Past legislative approaches have been laser-focused on telehealth instead of aligning incentives to promote better quality care, no matter how it is delivered. The answer is not to shoehorn telehealth into an outdated benefit design, but rather to construct new payment models that support innovative approaches to care delivery in all its forms — telehealth being among them.

We know that Medicare is falling behind almost every other payer in reimbursement for telehealth services. One could say that the “golden rule” of health care policy — “As goes Medicare, so goes the nation” — is proven false when it comes to the adoption of technology-enabled care.

After all, in 2016, Medicare spent an anemic $28.75 million out of a $646 billion budget, or less than 1 percent, on services delivered via telehealth. Meanwhile, the Department of Veterans Affairs is expanding their telehealth offerings with their “anywhere-to-anywhere” health care program; the Office of Personnel Management is encouraging Federal Employees Health Benefits Program carriers to leverage telehealth; state Medicaid plans continue to find innovative ways to deliver care via technology; and surveys indicate that 96 percent of large employers will make telehealth services available.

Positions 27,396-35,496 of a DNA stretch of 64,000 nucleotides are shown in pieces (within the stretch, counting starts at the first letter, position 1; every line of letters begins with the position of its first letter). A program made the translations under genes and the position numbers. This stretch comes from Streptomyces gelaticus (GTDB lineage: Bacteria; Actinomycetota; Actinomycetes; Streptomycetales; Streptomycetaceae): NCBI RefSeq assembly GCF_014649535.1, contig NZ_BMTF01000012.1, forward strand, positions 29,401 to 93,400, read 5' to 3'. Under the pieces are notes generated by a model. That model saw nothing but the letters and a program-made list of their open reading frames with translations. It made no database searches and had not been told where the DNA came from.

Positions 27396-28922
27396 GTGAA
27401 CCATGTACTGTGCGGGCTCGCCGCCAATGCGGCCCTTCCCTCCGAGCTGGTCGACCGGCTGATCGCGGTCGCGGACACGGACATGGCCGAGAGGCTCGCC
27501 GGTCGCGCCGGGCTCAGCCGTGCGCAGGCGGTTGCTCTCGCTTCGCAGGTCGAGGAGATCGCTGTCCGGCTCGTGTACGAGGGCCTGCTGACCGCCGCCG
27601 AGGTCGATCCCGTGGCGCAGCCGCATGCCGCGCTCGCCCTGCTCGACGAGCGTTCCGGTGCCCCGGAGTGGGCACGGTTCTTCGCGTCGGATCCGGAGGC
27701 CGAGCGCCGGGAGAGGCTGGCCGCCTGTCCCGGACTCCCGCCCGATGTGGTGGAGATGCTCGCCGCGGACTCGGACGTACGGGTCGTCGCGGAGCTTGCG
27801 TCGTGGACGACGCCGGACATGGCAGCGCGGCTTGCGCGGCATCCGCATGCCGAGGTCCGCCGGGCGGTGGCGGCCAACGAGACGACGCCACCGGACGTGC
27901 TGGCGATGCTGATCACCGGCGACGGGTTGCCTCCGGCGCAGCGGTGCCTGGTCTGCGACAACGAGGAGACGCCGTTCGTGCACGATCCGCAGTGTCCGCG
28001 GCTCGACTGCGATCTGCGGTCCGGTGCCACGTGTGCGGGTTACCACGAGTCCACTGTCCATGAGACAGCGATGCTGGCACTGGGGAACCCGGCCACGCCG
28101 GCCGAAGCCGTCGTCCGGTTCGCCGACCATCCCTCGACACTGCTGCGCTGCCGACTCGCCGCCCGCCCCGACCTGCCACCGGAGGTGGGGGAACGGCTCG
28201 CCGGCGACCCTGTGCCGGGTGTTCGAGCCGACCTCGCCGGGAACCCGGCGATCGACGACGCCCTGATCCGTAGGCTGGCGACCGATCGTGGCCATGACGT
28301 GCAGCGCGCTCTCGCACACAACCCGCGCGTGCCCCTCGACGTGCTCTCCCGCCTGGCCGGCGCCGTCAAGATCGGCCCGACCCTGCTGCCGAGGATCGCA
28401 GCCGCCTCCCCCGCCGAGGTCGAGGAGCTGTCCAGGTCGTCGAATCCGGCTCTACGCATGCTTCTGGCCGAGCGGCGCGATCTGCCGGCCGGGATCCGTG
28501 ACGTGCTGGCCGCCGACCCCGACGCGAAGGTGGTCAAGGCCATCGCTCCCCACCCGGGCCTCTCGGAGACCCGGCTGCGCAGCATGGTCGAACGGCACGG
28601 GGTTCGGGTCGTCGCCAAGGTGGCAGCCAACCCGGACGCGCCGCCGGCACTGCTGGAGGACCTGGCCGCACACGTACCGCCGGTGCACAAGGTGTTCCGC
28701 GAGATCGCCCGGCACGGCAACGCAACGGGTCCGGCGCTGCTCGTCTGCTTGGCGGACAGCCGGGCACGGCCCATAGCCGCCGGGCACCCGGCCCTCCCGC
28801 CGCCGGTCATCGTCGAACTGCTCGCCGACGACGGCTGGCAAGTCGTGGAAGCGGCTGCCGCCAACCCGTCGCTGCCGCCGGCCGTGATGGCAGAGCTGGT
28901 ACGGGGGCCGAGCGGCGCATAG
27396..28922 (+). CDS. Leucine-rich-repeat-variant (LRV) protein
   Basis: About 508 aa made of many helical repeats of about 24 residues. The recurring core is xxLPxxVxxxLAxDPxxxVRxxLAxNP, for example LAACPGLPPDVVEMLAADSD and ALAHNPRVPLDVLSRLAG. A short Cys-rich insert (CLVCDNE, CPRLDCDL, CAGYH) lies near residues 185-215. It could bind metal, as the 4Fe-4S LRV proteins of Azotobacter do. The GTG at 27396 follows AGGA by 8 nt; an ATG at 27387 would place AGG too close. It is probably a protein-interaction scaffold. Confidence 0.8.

So how did Medicare get stuck so far in the past?

First, Medicare has been legally barred from expanding telehealth reimbursement past the parameters set in the Consolidated Appropriations Act of 2001. For example, the law stipulated that, for a provider to be reimbursed for telehealth services, patients had to reside in designated rural areas, typically with a shortage of healthcare providers, or be part of a federal demonstration program. The law also requires beneficiaries to travel to a health facility to utilize telehealth services instead of allowing access in their homes. Only now has Congress begun to loosen these restrictions.

Second, Medicare’s fee-for-service system is not equipped to handle technology’s ability to improve access to care.